Israel’s Liturgy of Torture

Over the last week, thousands of Palestinians, Jews, and internationals protested the illegal and inhumane treatment of Palestinian prisoners.  800 Palestinian prisoners declared a one-day fast in protest of Israel’s detention policies, an act of solidarity with four men who continue an ongoing hunger strike calling an end to the unjust detention of Palestinians without charge and without trial.  The UN officials, remarking on the hunger strike that reached its 200th day, commented: “Israel must end the appalling and unlawful treatment of Palestinian detainees. The international community must react with a sense of urgency and use whatever leverage it possesses to end Israel’s abusive reliance on administrative detention.”  Clashes between the Israel Defense Force and protesting Palestinians became routine throughout the West Bank, as stones seemed to warrant a vast array of responses from the IDF: tear gas, skunk water, stun grenades, rubber bullets, and in some cases live ammunition.


And just as the international community began to report on the ongoing hunger strikes, Palestinian... Read More

On Wealth and Freezing to Death

Jimmy Fulmer used to frequent the Co-op for lunch on a daily basis.  He was quiet and kept to himself.  I didn’t know him very well, I just knew who he was.  After his death, I contemplated that I really only knew him through his quiet demeanor and physical addictions.  If I were to die, I would hate to be known only through the worst of what people saw in me.  In life, many still ‘name’ people based on the worst of their actions, stripping... Read More

Coming Up: Thoughts on St. Basil the Great’s Homilies: On Social Justice

I just picked up a collection of sermons by St. Basil the Great from the Popular Patristic Series put out by St. Vladimir’s Seminary Press.  This is the first collection of St. Basil’s work particularly dedication to Social Justice in the English language; hence the title On Social Justice.  In the coming weeks, I will be working my way through these sermons, starting with “To the Rich,” and blogging my thoughts as they... Read More

Invisible Children: A Political Theology for Emerging Humanitarians

[Editor’s note: the following is a guest post written by Scott Schomburg, who is an M.Div ’13 candidate at Duke Divinity School, with research interests in political theology and contemporary humanitarianism. A previous version of this was posted here] A new generation of humanitarians is coming-of-age in North America, turned toward an image of Africa in flames.  Ugandan scholar, Mahmood Mamdani, has analyzed this emerging humanitarian... Read More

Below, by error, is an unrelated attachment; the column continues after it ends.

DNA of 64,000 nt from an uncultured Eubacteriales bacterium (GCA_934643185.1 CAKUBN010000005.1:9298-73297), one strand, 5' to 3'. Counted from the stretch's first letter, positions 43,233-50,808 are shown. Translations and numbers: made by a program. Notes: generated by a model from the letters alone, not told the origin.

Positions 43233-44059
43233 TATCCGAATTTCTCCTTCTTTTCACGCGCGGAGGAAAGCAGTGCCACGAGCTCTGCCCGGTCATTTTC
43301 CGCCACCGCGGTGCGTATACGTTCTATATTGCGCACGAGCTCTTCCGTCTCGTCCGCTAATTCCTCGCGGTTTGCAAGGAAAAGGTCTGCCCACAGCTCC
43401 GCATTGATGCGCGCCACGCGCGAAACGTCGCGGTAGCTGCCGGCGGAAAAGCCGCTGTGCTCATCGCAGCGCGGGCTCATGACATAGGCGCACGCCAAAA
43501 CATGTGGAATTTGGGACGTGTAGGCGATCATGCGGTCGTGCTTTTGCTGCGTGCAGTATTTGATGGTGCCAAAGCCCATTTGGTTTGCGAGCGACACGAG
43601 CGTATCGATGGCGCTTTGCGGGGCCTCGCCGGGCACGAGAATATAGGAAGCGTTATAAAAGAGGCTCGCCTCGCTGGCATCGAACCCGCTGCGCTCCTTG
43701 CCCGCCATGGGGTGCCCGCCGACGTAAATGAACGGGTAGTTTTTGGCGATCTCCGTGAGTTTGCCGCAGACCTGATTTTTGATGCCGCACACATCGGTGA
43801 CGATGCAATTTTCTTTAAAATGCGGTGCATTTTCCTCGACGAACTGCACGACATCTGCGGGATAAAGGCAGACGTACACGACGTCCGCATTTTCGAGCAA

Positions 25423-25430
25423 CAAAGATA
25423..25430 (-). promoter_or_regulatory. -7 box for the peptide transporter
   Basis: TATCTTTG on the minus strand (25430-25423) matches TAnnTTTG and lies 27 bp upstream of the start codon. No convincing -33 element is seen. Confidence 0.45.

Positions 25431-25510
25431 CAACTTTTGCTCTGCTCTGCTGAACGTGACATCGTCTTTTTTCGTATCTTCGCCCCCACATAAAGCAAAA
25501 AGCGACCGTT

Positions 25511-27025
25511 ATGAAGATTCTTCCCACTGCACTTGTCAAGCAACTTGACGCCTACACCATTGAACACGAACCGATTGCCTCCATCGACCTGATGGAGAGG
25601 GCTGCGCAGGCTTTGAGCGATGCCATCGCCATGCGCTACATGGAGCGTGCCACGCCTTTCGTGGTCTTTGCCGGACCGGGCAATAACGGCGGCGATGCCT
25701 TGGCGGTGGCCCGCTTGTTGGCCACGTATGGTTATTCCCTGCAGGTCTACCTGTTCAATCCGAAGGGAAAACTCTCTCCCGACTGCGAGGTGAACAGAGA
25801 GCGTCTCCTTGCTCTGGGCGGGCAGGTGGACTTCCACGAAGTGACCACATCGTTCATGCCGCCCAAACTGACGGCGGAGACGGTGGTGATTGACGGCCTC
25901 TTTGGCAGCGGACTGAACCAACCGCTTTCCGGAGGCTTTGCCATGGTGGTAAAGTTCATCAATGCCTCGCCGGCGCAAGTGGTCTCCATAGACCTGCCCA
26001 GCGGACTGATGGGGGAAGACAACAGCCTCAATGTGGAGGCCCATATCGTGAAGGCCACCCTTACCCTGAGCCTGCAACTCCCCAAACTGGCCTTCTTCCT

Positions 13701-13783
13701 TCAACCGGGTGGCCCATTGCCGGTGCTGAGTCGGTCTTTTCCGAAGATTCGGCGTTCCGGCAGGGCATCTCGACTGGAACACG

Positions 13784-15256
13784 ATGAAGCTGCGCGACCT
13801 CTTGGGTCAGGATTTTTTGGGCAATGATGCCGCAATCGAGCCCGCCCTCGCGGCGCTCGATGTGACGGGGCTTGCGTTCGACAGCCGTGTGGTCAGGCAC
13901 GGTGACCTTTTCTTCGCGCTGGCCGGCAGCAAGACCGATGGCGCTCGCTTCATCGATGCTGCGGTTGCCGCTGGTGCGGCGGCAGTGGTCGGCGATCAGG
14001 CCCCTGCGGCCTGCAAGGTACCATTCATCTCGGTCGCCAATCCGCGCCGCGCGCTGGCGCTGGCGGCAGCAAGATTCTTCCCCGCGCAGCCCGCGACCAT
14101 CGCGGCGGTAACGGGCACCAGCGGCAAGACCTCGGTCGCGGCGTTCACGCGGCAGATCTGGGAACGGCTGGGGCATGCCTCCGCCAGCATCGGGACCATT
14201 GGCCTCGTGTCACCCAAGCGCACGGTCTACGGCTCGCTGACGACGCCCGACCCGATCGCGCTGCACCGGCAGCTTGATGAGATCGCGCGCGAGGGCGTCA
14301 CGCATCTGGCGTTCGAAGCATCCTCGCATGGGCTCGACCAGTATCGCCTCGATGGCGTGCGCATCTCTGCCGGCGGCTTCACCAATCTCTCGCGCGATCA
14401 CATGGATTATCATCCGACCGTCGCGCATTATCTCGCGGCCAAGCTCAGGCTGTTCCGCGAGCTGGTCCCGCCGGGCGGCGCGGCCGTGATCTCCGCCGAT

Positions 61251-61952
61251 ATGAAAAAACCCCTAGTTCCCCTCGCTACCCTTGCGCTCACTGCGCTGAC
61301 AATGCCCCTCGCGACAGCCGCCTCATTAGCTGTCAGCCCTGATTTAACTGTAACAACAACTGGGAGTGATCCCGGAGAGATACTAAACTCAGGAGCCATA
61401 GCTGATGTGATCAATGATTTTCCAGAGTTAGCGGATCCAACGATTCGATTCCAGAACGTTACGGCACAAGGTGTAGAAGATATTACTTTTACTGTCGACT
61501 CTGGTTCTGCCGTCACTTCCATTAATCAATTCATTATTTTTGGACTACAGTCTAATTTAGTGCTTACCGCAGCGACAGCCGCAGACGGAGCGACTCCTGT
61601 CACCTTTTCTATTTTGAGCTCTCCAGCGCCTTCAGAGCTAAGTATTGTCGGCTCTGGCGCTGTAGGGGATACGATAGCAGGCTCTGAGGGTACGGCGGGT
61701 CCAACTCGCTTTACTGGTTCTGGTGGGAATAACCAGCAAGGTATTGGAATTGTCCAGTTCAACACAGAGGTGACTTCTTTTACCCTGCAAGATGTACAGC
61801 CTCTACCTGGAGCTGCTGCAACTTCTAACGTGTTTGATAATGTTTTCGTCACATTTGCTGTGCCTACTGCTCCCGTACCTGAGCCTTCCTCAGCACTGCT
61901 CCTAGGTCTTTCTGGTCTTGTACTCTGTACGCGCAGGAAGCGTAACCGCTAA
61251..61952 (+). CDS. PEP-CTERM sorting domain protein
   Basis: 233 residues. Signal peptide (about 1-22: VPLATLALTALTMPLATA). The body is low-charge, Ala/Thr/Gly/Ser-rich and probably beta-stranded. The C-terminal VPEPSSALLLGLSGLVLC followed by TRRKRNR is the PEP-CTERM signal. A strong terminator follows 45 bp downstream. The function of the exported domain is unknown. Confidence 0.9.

Non-Voting as a form of Christian Political Witness

As a Christian, I am increasingly aware of the all things that aren’t God but that we tend to worship nonetheless.  On the top of this list of idolatry is the place of the nation-state.  We know with our hearts and minds that the United States is not God, but I don’t think we’ve learned it with our bodies.  Our hearts profess Jesus as Lord but our faith lies in the mechanism of the state.  When the financial crises occurred in 2008, it was... Read More

What does Reinhold Niebuhr have to do with Drones?

During Pres. Obama’s first year in office, he testified that Reinhold Niebuhr was his favorite theologian.  R. Niebuhr is of course famous, in part, because of his writings on “Christian Realism.”  I am under the impression that the vast majority of American Christians live under the Christian Realist moniker without ever having heard of Reinhold Niebuhr.  His ability to uphold Jesus’ principled way of nonviolence as “ultimately normative”... Read More

Why is the church important? (A note on the eschatological roots of Christianity)

A friend of mine who serves in a ministerial position prompted me with the question, “Why is the church important?” Obviously this is a very broad and opened ended question, without parameters—other than knowing his purpose was to teach young people in a retreat setting. However, rather than go through a whole proper prolegomena, I tried to say in brief why the church is important from my theological perspective. Here is what I said, with minor... Read More

We are back!

We apologize for the hiatus from this blog, but things are changing! Due to personal reasons of a different nature for each of us, keeping this blog going and building momentum was not in the cards until now, so we have decided to publish regular pieces this semester and see where we stand this winter. Expect a little more variety than the blog title might suggest, as well as some guest posts, but this blog will still revolve around conversations... Read More

Adele’s Pathological Perversion, or We’re Sorry Saint Valentine

On this Valentines day, here is a short meditation on dealing with relational destruction. Clearly I’m a cheery one. Actually, this is provoked by my annoyance with the recent ubiquity of Adele’s song, which I find insidious. Considering that Saint Valentine was martyred––a witness to the truth––I think he would agree with the need for honesty. Especially on a day that is his namesake. If you haven’t heard, Adele did quite... Read More

Videos: Marketing and the Economy

Here is a brief break from the usual kind of post, because in the past couple of months I found a couple videos that are too good not to share. Riley, a young, thoughtful feminist on marketing and gender: And Econ Stories has a number of spoken word/hip hop videos explaining Hayek and Keynes, and they are very well done in both content and production value. Econ Stories is headed up by producer/director John Papola and Dr. Russell Roberts at George... Read More